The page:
Archery requires muscular strength to perform good archery techniques and maximize better control when using the bow. Strength is also needed when using bows with heavier draw weights since a heavier draw weight means more force is required to draw a bow successfully and properly.
Having strong muscles will allow you to properly draw and hold the bow with a steady form while executing accurate and consistent shots. It will also allow you to repetitively draw your bow without much stress and fatigue on your body during target shooting, bowhunting, or competition.
Aside from muscle strength, core strength is also necessary as it provides support and stability to the body when performing proper posture and shooting form.
With continuous practice and application of techniques, archery can make you stronger as it builds up the muscle groups used in your body as you hold and draw the bow. It can also strengthen your upper body and core muscles.
What muscles are important for archery?
Several muscles are utilized in archery, and identifying these muscles is essential because it will help you build and condition them properly for better performance during archery. It will also help prevent injuries and errors when executing archery techniques.
Here are the important muscles in archery.
The upper body, which includes the torso and arms, is an important body part used in archery. When shooting, one arm draws the bowstring and arrow while the other arm stabilizes the bow. The muscles frequently used by the upper body are Levator Scapulae, Trapezius, Deltoids, Latissimus Dorsi, Rhomboids, Triceps, and Rotator Cuffs.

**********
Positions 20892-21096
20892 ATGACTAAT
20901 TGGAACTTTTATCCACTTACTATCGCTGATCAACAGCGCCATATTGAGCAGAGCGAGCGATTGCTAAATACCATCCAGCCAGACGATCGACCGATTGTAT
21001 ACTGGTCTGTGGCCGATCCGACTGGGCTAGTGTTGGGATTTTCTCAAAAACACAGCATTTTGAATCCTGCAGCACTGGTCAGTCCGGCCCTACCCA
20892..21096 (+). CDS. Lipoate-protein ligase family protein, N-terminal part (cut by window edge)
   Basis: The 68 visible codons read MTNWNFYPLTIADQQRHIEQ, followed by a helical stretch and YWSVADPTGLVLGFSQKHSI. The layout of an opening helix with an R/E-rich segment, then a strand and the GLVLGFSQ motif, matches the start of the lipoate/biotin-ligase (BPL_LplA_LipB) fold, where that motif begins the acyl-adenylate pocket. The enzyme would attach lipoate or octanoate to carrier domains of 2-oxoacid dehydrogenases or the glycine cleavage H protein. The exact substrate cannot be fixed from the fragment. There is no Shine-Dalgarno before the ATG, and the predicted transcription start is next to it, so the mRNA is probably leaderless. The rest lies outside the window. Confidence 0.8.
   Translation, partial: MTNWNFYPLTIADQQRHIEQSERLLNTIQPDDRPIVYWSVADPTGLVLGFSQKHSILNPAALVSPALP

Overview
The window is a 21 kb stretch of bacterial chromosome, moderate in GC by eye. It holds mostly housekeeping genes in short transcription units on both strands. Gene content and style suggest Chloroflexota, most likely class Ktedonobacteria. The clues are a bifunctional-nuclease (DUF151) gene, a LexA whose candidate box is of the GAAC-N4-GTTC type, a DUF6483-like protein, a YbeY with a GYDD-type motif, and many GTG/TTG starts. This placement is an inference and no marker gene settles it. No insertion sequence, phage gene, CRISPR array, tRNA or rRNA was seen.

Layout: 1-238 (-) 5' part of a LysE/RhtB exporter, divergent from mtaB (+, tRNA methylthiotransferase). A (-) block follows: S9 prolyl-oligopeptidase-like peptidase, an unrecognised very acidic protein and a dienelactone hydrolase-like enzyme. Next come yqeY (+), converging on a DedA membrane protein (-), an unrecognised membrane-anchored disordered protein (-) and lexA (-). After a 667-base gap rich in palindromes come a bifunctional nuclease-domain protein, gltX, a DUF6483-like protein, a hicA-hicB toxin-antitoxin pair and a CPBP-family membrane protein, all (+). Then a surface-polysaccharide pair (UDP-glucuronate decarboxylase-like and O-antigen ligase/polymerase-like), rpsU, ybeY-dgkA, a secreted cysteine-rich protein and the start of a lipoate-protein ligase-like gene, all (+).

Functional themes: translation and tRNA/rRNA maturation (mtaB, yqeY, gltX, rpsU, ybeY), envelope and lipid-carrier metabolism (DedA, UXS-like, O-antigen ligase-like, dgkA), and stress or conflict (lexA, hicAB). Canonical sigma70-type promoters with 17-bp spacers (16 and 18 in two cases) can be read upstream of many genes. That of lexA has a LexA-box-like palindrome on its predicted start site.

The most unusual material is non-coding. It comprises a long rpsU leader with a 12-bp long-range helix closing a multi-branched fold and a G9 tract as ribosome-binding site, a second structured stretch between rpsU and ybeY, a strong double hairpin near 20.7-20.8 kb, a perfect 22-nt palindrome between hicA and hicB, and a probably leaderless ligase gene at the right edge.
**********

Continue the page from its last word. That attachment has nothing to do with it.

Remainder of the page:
- Levator Scapulae
- Latissimus Dorsi
- Rotator Cuff
The levator scapulae, which is located in the upper back, connects the upper limb to the spine. It works with the rhomboids and trapezius to create back tension, which is the contraction of both shoulder blades or scapulas towards the spine or up towards the neck area.
These back muscles are used to maintain the bow at full draw as you aim and release it during archery for longer periods.
To identify back tension, you can practice by pulling your elbow back at a full-draw position. Once your shoulder blade is near your spine, you will feel that contraction, which is the back tension.
Back tension is important in archery because it provides accurate and efficient shots and prevents injuries.
The trapezius is a broad back muscle of the upper body that looks like a trapezoid. It covers the scapulas or shoulder blades and helps rotate and stabilize them.
The deltoid is the central muscle of the shoulder and is used for rotating the arm. It consists of the anterior, middle, and posterior deltoid muscles.
The anterior deltoid is the muscle responsible for raising the arm forward and lifting the bow before the draw, while the middle deltoid keeps the bow straight and steady at full draw. The posterior deltoid is the main muscle responsible for drawing the bowstring back.
The latissimus dorsi, also known as lats, is a large muscle that makes up the span of the back and lies below the trapezius. Its purpose is to support your shoulder while drawing the bowstring and stabilize the bow at full draw.
The rhomboid is comprised of the major and minor muscles, which is essential in the upper body movement, and stability of the shoulder.
The triceps, also known as the triceps brachii (three-headed muscle of the arm in Latin), is a large muscle located on the back of the upper arm. It consists of the medial, lateral, and long head. The triceps muscle is responsible for straightening the arm or extending the elbow joint, which is important when drawing the bow.
The rotator cuff is comprised of the Supraspinatus, Infraspinatus, Teres Minor, and Subscapularis muscle. It allows your shoulder to rotate 180 degrees and helps you raise your arm. The rotator cuff is one of the most common injured muscles in archery.
Each muscle has its function, and they all contribute to the overall good performance during archery. Learning about these muscles will guide you on how to properly strengthen and take care of them. It will also help prevent any unnecessary injuries during archery.
How do I increase my archery strength?